That there are way too many people suffering through horrible neurological disorders than we’re aware of. As many as one in five Americans has a brain disease — and that is someone in EVERYone’s circle. Dementia, serious mental illness, traumatic brain injury — the list goes on and on and its ripple effects are incredibly costly in terms of quality of life alone. We must move urgently to make sure scientists have everything they need to cure these devastating diseases.
As part of my series about “individuals and organizations making an important social impact”, I had the pleasure of interviewing Tish Hevel, CEO and Founder of the Brain Donor Project.
Tis Hevel founded The Brain Donor Project to support the NeuroBioBank of the National Institutes of Health (NIH) in its mission to make available high-quality, well-characterized donated brain tissue to neuroscientists. The Brain Donor Project simplifes the process of becoming a brain donor and raise awareness of the critical need for people to donate their brains when they die.
Thank you so much for joining us in this interview series! Can you tell us a story about what brought you to this specific career path?
My dad passed away in 2015 and we donated his brain for neuroscience research. At the time, it was complicated, so when friends asked me to help them arrange to be a brain donor, I called the Director of the National Institute of Neurological Disorders and Stroke at the NIH and asked if I could help make it easier for people. I learned there’s a critical need for this precious tissue to solve the mysteries of brain disease, and that there was a way for us to make an impact. I had worked previously as a journalist, a PR professional, and in the non-profit world, so I sort of felt like all those experiences led me in this direction. We formed The Brain Donor Project to raise awareness of the serious need and to make it easier for people to become brain donors when the time comes.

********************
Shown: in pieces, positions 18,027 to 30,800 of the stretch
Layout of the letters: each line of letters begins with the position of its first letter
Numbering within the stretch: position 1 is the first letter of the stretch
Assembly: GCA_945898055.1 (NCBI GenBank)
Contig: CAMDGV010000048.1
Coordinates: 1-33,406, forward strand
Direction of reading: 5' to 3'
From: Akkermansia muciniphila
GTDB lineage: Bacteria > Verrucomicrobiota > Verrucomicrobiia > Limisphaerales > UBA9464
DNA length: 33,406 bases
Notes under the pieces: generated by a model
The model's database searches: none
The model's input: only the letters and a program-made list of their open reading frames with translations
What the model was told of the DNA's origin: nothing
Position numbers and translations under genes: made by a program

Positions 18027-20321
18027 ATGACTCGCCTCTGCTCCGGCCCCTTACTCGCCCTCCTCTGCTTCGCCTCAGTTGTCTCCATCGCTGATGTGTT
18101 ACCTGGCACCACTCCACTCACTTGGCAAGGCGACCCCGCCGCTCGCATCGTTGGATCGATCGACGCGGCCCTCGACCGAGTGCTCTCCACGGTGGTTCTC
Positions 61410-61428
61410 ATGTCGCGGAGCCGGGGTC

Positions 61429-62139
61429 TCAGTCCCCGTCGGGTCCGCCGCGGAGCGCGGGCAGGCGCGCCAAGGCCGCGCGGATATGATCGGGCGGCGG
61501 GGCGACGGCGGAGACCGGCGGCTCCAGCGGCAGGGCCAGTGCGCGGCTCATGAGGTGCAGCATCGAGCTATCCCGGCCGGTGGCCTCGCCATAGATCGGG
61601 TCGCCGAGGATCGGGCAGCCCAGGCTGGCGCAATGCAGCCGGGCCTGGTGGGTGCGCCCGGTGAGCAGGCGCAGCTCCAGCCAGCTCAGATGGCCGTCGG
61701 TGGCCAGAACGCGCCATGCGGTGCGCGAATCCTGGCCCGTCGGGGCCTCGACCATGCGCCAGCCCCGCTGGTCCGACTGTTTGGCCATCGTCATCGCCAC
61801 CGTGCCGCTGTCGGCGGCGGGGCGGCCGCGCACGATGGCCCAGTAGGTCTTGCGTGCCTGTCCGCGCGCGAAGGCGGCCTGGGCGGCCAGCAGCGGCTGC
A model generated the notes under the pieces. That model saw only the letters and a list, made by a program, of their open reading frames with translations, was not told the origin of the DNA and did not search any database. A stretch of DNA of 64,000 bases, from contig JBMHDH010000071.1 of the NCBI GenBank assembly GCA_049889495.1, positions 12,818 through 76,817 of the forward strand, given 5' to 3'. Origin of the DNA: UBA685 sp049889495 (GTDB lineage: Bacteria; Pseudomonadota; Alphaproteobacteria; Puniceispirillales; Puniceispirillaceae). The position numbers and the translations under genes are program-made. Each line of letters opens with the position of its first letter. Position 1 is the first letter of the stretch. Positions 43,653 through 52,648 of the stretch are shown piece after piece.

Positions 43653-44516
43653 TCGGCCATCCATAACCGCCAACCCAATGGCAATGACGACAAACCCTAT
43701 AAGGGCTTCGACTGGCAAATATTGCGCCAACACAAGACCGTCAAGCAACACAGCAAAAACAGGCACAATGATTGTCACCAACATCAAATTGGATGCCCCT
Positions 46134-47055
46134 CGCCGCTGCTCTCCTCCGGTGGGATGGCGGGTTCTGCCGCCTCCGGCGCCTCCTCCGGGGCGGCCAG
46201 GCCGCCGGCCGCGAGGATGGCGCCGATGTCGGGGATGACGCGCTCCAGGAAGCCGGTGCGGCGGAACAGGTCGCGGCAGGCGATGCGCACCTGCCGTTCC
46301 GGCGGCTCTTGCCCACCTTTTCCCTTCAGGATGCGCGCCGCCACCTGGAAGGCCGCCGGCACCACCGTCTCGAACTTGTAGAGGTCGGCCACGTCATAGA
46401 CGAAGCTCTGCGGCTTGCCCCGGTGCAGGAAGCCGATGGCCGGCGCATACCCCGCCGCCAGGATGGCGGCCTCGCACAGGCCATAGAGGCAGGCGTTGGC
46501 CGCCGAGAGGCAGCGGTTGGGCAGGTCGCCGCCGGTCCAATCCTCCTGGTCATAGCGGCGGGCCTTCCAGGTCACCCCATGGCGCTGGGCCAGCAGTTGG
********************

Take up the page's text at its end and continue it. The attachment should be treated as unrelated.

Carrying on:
Can you share the most interesting story that happened to you since you began leading your company or organization?
Every day we hear from families who want to donate a loved one’s brain so that future families won’t have to suffer as they have, watching someone live with a neurological disorder. It’s humbling, heartbreaking and inspiring. The generosity and kindness shown by people going through a devastating loss — and wanting to do something for strangers — is so special. And it makes it apparent that so many people care so deeply about making the world a better place.